Works Committee Meeting

 

  BUSINESS PAPER

 

 

 

 

 

 

 

 

 

 

 

Tuesday 1 December 2009

 

 

 

 

 

 

 

 

 

Administrative Centre 30 Frances Street Randwick 2031

Telephone: 02 9399 0999 or

1300 722 542 (for Sydney metropolitan area)

Fax:02 9319 1510

general.manager@randwick.nsw.gov.au

www.randwick.nsw.gov.au


 

 

 

 

 

 

 

 

 

 

 

 


Works Committee

1 December 2009

 

 

 

 

 

 

 

 

 

 

 

Works Committee Meeting

 

Notice is hereby given that a Works Committee Meeting of the Council of the City of Randwick will be held in the Council Chamber, Town Hall, 90 Avoca Street, Randwick, on Tuesday, 1 December 2009 at 6:00pm.

 

Committee Members:           The Mayor, J Procopiadis, Andrews, Belleli, Bowen, Hughes, Matson, Matthews (Chairperson), Nash, Notley-Smith, Seng, Smith, Stevenson, Tracey, White (Deputy Chairperson) & Woodsmith

 

Quorum:                           Eight (8) members.

 

NOTE:    At the Extraordinary Meeting held on 28 September 2004, the Council resolved that the Works Committee be constituted as a committee with full delegation to determine matters on the agenda.

 

Apologies/Granting of Leave of Absences 

Confirmation of the Minutes  

Works Committee Meeting - 10 November 2009

Declarations of Pecuniary and Non-Pecuniary Interests

Address of Committee by Members of the Public

Urgent Business

Works Reports

W42/09     Ficus macrophylla (Moreton Bay fig)
UNSW - adjacent to Gate 8 - High St, Kensington

W43/09     Booking/Hiring of Sporting Fields

W44/09     Gum tree removal in Bieler Park, Randwick

W45/09     Randwick Bike Plan and Inner Sydney Regional Bike Plan    

 

Closed Session

Nil

 

Notices of Rescission Motions

Nil

 

…………………………………………………….

Ray Brownlee

General Manager


Works Committee

1 December 2009

 

 

 

Works Report No. W42/09

 

 

Subject:                  Ficus macrophylla (Moreton Bay fig)
UNSW - adjacent to Gate 8 - High St, Kensington

Folder No:                   F2004/07809

Author:                   Bryan Bourke, Tree Management Officer     

 

Introduction

 

The University of New South Wales (UNSW) has made application under the provisions of Randwick City Council’s Tree Preservation Order 2005 for consent to remove a very large and significant Ficus macrophylla (Moreton Bay fig) located to the west of Gate 8 within the Morven Brown Car Park, High Street, Kensington. 

 

Issues

 

The subject tree is one of three very large and significant Moreton Bay figs located on the High Street frontage of the University of New South Wales. All three trees are listed on Council’s Register of Significant Trees and this particular tree is referenced within that document as Tree no 35aak.

 

The tree is approximately 20 metres in height with a canopy spread of around 22 metres. It is between 100-120 years old and was most likely planted as part of the original plantings undertaken during the construction of Kensington Racecourse (c. 1896).

 

The tree is listed on Council’s Register of Significant Trees as having a broad range of significance attributes, including cultural/historic/visual/aesthetic/biodiversity values.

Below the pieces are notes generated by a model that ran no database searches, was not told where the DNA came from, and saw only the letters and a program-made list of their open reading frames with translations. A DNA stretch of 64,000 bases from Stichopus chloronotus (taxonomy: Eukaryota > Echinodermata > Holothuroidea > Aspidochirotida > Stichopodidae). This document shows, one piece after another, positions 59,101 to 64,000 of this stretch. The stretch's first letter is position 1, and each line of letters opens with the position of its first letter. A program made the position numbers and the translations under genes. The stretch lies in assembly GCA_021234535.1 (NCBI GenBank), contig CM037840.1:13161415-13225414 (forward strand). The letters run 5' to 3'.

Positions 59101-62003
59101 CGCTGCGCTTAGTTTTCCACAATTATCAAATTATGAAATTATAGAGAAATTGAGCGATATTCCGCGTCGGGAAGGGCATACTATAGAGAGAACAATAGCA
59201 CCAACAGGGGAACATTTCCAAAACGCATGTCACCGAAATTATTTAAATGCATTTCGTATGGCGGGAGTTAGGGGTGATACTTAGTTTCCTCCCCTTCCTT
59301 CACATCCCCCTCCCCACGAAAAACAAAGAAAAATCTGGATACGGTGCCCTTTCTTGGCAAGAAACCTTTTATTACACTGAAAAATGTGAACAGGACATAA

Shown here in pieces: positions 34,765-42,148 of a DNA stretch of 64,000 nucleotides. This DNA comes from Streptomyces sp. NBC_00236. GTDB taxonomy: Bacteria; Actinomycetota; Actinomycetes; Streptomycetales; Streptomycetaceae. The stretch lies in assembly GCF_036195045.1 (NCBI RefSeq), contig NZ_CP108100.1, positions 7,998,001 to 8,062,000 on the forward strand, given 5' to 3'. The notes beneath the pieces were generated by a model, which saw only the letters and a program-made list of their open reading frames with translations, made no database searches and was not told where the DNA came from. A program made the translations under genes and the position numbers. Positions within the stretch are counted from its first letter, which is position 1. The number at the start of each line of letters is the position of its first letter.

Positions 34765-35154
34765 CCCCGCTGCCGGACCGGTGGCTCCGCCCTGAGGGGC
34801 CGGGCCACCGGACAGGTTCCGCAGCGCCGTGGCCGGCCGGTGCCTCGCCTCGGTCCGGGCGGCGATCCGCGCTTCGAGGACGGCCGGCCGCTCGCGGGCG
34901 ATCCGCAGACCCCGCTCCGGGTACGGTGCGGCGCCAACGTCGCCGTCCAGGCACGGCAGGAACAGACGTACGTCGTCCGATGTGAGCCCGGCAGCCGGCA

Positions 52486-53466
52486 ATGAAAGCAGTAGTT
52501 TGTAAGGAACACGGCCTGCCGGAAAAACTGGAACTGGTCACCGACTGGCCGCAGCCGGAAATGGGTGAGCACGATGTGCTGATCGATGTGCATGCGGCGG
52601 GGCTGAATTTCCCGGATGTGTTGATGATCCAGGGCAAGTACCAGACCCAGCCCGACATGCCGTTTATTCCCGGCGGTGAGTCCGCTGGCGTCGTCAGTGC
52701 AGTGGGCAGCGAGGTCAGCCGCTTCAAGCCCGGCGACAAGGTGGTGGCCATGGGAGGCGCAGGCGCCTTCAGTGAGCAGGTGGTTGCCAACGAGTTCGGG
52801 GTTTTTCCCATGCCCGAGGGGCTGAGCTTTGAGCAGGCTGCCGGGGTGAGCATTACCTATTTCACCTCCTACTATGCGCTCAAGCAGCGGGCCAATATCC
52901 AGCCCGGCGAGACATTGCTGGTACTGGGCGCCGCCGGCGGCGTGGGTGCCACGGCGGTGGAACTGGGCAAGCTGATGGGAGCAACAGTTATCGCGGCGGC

The canopy of the tree is in relatively good condition and it extends across both the adjacent car park area and onto High Street. There is some deadwood within the canopy and the tree has been periodically pruned over many years to deal with this ongoing management responsibility.

 

Although the tree is surrounded by a variety of other tree species it is the most prominent in this section of High Street and as such has considerable amenity value. It is also a very important provider of habitat for a variety of birdlife and other native fauna.

 

However, as a result of recent concerns about the stability and safety of the tree, the UNSW had a professional arborist inspect the tree and he has found significant and extensive decay within the trunk and basal area of the tree that compromises both its structural integrity and retention. 

 

Relationship to City Plan

 

The relationship with the City Plan is as follows:

 

Outcome 10:      A Healthy Environment.

Direction 10b:    Environmental risks and impacts are strategically managed.

 


Financial impact statement

 

Because the subject tree in growing within the UNSW grounds there is no direct financial impact for Council.

 

Conclusion

 

This tree has recognised arboricultural and heritage significance and as such has been placed on Council’s Register of Significant Trees.

 

However, an arborist’s report provided to Council by the UNSW advises that the tree has extensive basal decay and that it has a history of recent branch drop. In order to better define the extent of decay observed during the arborist’s initial Visual Tree Assessment (VTA) a Resistograph test was undertaken in conjunction with that inspection/assessment.

 

The purpose of a Resistograph test is to detect decay and to ascertain the residual wall thickness of any tested tree/s. The residual wall thickness is the amount of soundwood available to actually support a particular tree and a total of 30% or less is highly likely to result in the tree’s failure – particularly in the case of large senescing trees.